MOJAVE, California — Virgin Galactic's new spaceship has the enthusiastic endorsement of one of the world's greatest scientists, who plans to fly on the vehicle one day.
Famed cosmologist and physicist Stephen Hawking revealed the name of the new SpaceShipTwo suborbital craft — VSS (for Virgin Spaceship) Unity — during its star-studded unveiling ceremony Friday (Feb. 19) at Virgin's manufacturing facility here at the Mojave Air & Space Port.
Unlike actor Harrison Ford and English soprano Sarah Brightman, Hawking did not attend the event. But Virgin Galactic played a four-minute-long recorded message from the physicist when it was time to announce Unity's name. [Gallery: Virgin Galactic's VSS Unity Rolls Out]
"We are entering a new space age, and I hope this will help to create a new unity. Space exploration has already been a great unifier — we seem able to cooperate between nations in space in a way we can only envy on Earth," Hawking said in the message.
"Taking more and more passengers out into space will enable them and us to look both outwards and back, but with a fresh perspective in both directions," he added. "It will help bring new meaning to our place on Earth and to our responsibilities as its stewards, and it will help us to recognize our place and our future in the cosmos — which is where I believe our ultimate destiny lies."
Hawking's message concluded with the name annoucement: "Please welcome Virgin Spaceship Unity."
Stephen Hawking has suffered from the neurodegenerative disease ALS (amyotrophic lateral sclerosis), which is also known as Lou Gehrig's disease, for more than 50 years. He is confined to a wheelchair and speaks with the aid of a computer.
Hawking said in his recorded message that he has always dreamed of flying to space, but for most of his life he viewed that dream as unachievable. After hearing Hawking speak of his dream during a radio interview about eight years ago, however, Virgin Galactic founder Richard Branson called the scientist up and offered him a free seat on SpaceShipTwo.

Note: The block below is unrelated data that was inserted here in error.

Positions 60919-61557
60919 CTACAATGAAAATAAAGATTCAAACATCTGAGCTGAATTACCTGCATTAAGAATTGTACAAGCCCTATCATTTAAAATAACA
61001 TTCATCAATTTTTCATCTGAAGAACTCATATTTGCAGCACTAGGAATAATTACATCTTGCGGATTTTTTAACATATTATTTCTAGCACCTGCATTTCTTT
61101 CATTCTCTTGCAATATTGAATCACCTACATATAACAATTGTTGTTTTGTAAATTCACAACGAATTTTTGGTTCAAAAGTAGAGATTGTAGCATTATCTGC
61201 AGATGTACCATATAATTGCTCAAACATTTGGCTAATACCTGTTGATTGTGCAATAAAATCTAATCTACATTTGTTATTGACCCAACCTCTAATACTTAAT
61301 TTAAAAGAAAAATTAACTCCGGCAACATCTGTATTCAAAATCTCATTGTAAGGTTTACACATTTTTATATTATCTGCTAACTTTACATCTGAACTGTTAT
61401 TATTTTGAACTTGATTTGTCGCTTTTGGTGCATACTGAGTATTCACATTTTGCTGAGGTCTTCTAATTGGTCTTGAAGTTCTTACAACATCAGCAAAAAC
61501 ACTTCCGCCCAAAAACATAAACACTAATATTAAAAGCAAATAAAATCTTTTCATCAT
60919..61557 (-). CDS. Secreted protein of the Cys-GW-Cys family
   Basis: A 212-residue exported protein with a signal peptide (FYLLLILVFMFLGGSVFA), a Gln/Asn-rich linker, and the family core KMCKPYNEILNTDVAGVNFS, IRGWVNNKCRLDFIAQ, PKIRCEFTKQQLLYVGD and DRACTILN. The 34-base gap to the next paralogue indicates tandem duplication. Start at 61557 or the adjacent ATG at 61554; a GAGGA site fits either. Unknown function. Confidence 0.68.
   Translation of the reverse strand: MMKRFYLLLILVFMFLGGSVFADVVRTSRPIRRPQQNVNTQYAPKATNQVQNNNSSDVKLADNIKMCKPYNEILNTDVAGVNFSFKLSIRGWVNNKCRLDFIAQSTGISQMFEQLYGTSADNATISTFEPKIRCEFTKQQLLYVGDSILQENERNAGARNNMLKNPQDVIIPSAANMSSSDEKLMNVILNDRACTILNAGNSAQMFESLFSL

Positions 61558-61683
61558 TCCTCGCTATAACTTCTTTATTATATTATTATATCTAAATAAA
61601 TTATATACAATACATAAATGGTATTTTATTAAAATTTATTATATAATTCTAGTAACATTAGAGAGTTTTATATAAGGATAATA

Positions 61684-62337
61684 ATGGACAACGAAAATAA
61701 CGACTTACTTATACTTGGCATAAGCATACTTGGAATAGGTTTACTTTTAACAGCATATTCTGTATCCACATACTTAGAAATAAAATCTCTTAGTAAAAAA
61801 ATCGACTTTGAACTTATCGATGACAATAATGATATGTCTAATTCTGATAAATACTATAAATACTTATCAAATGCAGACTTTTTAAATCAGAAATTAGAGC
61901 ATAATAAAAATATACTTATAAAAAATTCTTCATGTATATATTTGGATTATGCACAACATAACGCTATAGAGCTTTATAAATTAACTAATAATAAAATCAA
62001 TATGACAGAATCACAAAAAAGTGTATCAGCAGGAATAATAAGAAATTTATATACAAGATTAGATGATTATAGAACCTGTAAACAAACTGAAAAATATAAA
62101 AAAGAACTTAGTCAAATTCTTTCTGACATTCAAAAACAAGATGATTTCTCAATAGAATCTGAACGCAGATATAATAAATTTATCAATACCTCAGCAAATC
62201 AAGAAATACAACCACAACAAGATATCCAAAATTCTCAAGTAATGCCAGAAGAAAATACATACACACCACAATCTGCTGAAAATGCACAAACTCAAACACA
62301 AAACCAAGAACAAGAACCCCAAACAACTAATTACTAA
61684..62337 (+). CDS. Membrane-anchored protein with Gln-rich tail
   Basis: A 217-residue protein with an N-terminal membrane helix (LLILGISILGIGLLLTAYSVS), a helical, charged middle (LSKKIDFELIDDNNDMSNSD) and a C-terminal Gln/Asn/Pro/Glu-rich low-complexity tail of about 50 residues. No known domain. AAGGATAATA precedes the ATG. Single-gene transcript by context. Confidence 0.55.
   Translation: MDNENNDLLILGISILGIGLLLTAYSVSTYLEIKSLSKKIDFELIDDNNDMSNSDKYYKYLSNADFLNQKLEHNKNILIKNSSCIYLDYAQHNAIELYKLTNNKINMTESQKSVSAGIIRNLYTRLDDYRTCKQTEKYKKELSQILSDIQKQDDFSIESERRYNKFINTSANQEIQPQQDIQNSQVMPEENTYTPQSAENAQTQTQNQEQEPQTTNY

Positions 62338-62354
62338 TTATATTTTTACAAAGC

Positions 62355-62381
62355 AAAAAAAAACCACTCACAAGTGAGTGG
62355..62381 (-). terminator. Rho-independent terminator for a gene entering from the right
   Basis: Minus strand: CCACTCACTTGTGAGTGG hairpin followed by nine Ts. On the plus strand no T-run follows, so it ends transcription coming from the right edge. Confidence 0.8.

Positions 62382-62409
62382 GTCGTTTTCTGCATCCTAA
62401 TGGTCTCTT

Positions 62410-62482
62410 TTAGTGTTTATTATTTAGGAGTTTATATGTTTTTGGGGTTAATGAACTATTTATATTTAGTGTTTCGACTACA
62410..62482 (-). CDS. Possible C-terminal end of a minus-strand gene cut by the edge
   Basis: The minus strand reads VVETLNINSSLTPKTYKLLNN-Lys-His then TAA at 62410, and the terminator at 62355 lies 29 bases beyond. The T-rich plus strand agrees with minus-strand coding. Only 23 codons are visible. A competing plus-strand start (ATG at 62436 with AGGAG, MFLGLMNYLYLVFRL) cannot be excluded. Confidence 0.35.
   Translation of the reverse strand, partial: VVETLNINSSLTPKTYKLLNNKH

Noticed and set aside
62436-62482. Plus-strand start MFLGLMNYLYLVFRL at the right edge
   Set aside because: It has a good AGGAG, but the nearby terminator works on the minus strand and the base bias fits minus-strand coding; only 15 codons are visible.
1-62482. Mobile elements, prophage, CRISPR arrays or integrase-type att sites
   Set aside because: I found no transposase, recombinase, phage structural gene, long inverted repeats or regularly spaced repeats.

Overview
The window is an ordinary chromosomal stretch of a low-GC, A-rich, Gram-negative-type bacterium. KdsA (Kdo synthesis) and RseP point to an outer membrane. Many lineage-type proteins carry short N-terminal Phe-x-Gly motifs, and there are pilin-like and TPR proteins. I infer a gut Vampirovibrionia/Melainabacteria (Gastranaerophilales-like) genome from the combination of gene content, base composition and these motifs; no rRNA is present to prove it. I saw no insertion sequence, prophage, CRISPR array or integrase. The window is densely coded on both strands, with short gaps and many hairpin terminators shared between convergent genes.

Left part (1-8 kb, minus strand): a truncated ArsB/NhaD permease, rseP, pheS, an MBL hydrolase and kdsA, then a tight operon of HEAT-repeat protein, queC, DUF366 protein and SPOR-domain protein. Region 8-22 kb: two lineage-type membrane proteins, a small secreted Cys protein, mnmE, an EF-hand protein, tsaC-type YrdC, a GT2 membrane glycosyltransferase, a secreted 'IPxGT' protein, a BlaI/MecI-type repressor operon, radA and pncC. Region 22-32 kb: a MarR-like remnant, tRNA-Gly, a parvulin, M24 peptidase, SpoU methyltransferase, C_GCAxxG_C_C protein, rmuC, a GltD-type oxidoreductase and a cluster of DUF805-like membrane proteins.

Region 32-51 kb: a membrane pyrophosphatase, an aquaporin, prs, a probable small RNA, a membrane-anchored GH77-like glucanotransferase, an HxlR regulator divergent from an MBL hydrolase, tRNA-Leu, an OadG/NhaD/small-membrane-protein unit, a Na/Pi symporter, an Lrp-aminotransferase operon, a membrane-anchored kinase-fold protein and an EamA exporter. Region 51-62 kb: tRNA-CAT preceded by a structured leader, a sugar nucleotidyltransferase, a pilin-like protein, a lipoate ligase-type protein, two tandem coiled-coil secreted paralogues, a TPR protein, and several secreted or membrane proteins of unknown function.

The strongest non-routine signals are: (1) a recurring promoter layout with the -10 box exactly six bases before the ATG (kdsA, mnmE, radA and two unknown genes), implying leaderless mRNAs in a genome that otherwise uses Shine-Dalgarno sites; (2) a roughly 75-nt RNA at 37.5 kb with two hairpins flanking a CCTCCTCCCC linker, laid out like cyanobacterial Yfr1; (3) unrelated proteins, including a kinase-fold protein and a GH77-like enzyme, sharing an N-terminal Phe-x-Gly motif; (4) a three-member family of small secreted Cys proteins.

"I said 'yes' immediately," Hawking said in his recorded message. "Since that day, I have never changed my mind. If I am able to go — and if Richard will still take me — I would be very proud to fly on this spaceship."
Branson has repeatedly expressed his admiration for Hawking, who was invited to Friday's event but apparently couldn't make it because of health issues. The scientist is the only person ever to be offered a free ride on SpaceShipTwo, Branson has said. And the entrepreneur revealed Friday that a piece of Hawking graces VSS Unity's exterior.
"We felt strongly that we should somehow make sure that Stephen remained a permanent part of Unity's story, because so much of what he stands for resonates with what we at Virgin Galactic aspire to be," Branson said during the unveiling ceremony. "So the Galactic Girl on the side of our proud Spaceship Unity now carries a banner using an image of Stephen's eye."
The face of Unity's Galactic Girl is based on an old photo of Branson's mother, Eve, the entrepreneur added.
SpaceShipTwo is designed to carry six passengers on brief journeys to suborbital space, for $250,000 per seat. Customers will get to see the curvature of the Earth against the blackness of space and experience a few minutes of weightlessness during the trip, Virgin Galactic representatives say.
VSS Unity is the second SpaceShipTwo to be built. The first, VSS Enterprise, broke apart during its fourth rocket-powered test flight on Oct. 31, 2014, killing co-pilot Michael Alsbury and seriously injuring pilot Peter Siebold.
Unity will be subjected to a variety of ground-based tests before beginning its flight trials. It's unclear exactly when the new spaceship will be ready to start carrying passengers to suborbital space and back.
Get the Space.com Newsletter
Breaking space news, the latest updates on rocket launches, skywatching events and more!
Michael Wall is a Senior Space Writer with Space.com and joined the team in 2010. He primarily covers exoplanets, spaceflight and military space, but has been known to dabble in the space art beat. His book about the search for alien life, "Out There," was published on Nov. 13, 2018. Before becoming a science writer, Michael worked as a herpetologist and wildlife biologist. He has a Ph.D. in evolutionary biology from the University of Sydney, Australia, a bachelor's degree from the University of Arizona, and a graduate certificate in science writing from the University of California, Santa Cruz. To find out what his latest project is, you can follow Michael on Twitter.